Tax changes are a central battleground in the forthcoming federal election. Photo: Gabriel Oliveira

CEDA offers mixed report card on tax reform

Friday, 8 March, 2019 - 13:30

The federal government’s prioritisation of income tax cuts to relieve bracket creep have been given the tick of approval in a new report, which also offered some surprising conclusions about the Labor opposition’s stance on capital gains tax and dividend imputation.

The Committee for Economic Development of Australia’s sustainable budget report, released today, said income tax relief targeted at the middle class should be a long-term tax reform priority.

That follows a large reform package introduced in the 2018 budget, a seven-year program to reduce taxes by about $144 billion.

“Australia is much more reliant on tax bases that are volatile and have medium to high economic costs, such as taxes on labour and capital than other advanced economies,” the report said.

“This is particularly so now, with surging personal income and company tax receipts driving budget improvement.

“At the same time tax bases on consumption (including the GST), which have a lower economic cost, are narrowing.

“The government has taken steps to lower the burden of personal income tax by reducing the impact of bracket creep through its personal income tax plan, to be fully implemented by 2024.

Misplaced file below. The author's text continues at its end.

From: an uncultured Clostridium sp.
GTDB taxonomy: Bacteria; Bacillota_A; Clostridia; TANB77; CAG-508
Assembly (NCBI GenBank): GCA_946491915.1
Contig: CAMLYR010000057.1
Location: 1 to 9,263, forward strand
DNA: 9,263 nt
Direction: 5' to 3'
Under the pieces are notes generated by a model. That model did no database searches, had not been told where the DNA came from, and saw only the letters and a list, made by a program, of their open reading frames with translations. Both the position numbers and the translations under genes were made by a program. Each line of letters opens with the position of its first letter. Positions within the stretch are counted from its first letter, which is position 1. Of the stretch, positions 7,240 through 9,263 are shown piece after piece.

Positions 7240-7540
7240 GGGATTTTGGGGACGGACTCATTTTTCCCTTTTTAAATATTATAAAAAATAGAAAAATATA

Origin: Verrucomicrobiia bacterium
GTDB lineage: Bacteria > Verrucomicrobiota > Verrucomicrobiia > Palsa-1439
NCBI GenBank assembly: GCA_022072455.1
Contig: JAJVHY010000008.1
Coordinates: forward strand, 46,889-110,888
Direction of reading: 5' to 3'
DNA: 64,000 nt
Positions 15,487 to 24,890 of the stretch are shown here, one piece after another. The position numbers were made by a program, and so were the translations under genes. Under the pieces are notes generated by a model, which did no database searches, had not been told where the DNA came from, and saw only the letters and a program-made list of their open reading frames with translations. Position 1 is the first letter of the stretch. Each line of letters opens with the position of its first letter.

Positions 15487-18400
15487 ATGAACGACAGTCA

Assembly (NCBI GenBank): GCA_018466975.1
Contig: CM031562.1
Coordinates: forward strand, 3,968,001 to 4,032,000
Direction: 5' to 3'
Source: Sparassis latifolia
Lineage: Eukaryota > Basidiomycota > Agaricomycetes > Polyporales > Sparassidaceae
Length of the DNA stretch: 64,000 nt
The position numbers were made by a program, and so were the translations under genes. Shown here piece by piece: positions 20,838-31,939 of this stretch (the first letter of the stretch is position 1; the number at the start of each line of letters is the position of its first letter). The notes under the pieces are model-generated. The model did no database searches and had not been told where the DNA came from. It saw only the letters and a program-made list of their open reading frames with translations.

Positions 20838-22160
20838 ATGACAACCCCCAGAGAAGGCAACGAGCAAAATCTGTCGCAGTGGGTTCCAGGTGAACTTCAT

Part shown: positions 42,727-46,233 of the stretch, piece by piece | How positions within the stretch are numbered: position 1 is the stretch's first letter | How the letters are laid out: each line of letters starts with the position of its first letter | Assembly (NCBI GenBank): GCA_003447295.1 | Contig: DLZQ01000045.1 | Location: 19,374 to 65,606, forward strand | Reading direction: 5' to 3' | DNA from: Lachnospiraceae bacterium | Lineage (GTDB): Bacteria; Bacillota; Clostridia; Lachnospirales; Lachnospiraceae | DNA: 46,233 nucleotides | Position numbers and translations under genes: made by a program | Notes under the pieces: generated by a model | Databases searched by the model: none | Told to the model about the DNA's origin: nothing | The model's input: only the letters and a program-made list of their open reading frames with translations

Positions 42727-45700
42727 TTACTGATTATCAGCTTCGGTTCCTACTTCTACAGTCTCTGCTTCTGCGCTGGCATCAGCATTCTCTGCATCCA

“Despite this, personal income tax is still expected to increase as a proportion of GDP over the next decade.”

Similarly, if the company tax rate can not be reduced, the government should provide more generous allowances for new investment by businesses, the report said.

CEDA also praised the low level of spending growth in the past couple of budgets.

“In recent years, the budget has seen the lowest levels of real growth in payments for some decades,” the report said.

“Real payments growth has been averaging under 2 per cent per year – the yardstick for expenditure discipline since the GFC.

“Expenditure restraint has been accompanied by stronger than expected economic growth in recent years and a substantial lift in tax revenues which is driving the path to surplus in 2019-20.”

Tightening rules

CEDA also approved of moves to remove refundability of franking credits.

“Contrary to some arguments being made, refundability is fully consistent with an imputation system,” the report said.

“The company tax forms a pre-payment of the shareholder’s tax, with the final tax obligation being paid at their marginal tax rate.

“(Abolishing refundability) will reduce investor demand for high dividend-paying companies, with the potential for a small increase in the cost of equity particularly for those companies without ready access to international capital.”

But CEDA warned that the expected increase in the number of people above retirement age would blow-out the cost of the system.

Removing refundability will also reduce incentives for ex-dividend arbitrage, the report said.

CEDA also provided tepid support for limiting negative gearing and changing the capital gains tax discount.

“CEDA strongly supports the general principle that capital gains should be taxed at a concessional rate,” the report said.

“However, as concluded in CEDA’s 2017 Housing Australia research, over time, excessively generous capital gains taxation has encouraged the flight to property and other assets.

“This has led to overinvestment in property and contributed to housing affordability concerns.

“Part of this excessive generosity has occurred because inflation has been lower than expected when the discount was introduced in the late 1990s.”